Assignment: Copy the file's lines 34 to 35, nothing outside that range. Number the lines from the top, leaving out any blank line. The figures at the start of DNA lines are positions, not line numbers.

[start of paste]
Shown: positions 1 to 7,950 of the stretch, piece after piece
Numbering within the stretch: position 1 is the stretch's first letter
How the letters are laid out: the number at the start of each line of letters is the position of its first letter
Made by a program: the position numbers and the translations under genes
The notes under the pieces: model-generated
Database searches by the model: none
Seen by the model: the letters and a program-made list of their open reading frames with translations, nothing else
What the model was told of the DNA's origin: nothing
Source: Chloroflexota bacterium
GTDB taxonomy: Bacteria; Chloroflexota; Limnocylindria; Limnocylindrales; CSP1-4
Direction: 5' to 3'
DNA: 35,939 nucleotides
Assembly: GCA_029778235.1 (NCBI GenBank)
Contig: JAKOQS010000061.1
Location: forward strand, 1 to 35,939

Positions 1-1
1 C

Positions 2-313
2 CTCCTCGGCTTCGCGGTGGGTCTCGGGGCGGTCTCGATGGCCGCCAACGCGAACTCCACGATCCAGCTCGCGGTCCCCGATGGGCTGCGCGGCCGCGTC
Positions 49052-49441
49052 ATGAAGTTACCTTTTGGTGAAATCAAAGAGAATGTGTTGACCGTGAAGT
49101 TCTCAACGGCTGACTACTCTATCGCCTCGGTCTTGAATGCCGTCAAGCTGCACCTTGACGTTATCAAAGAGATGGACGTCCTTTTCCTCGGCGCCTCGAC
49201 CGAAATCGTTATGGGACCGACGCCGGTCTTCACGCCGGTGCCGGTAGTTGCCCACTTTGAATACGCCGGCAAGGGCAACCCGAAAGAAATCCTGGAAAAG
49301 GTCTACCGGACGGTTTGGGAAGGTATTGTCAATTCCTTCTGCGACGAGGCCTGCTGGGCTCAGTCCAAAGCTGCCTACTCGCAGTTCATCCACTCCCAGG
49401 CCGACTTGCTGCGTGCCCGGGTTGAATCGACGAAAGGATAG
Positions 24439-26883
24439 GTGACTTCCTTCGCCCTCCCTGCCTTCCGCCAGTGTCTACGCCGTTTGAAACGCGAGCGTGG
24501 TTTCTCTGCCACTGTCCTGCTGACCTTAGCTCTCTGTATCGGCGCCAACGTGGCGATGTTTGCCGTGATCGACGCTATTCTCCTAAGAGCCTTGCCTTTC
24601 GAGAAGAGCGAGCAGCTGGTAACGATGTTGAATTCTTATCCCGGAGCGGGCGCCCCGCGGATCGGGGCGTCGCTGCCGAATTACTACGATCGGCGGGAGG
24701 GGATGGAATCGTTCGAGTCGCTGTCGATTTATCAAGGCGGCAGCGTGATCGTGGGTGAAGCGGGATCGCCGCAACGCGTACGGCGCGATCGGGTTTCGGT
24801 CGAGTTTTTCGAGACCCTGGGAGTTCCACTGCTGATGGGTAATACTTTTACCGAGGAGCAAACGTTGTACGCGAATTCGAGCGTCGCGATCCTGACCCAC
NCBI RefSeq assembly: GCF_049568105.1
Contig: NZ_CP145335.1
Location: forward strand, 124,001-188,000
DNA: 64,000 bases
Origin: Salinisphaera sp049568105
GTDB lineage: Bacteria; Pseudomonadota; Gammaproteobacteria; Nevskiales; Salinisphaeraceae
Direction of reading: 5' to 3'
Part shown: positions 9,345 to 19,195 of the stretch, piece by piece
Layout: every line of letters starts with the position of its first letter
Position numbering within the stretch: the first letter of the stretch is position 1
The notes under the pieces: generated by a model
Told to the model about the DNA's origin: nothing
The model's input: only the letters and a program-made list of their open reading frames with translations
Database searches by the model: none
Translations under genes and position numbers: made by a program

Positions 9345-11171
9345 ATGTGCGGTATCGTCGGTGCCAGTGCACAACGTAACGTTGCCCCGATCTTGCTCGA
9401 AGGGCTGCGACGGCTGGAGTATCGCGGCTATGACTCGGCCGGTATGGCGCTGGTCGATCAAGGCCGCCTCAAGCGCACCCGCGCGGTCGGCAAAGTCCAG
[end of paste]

Location: forward strand, 124,001-188,000
DNA: 64,000 bases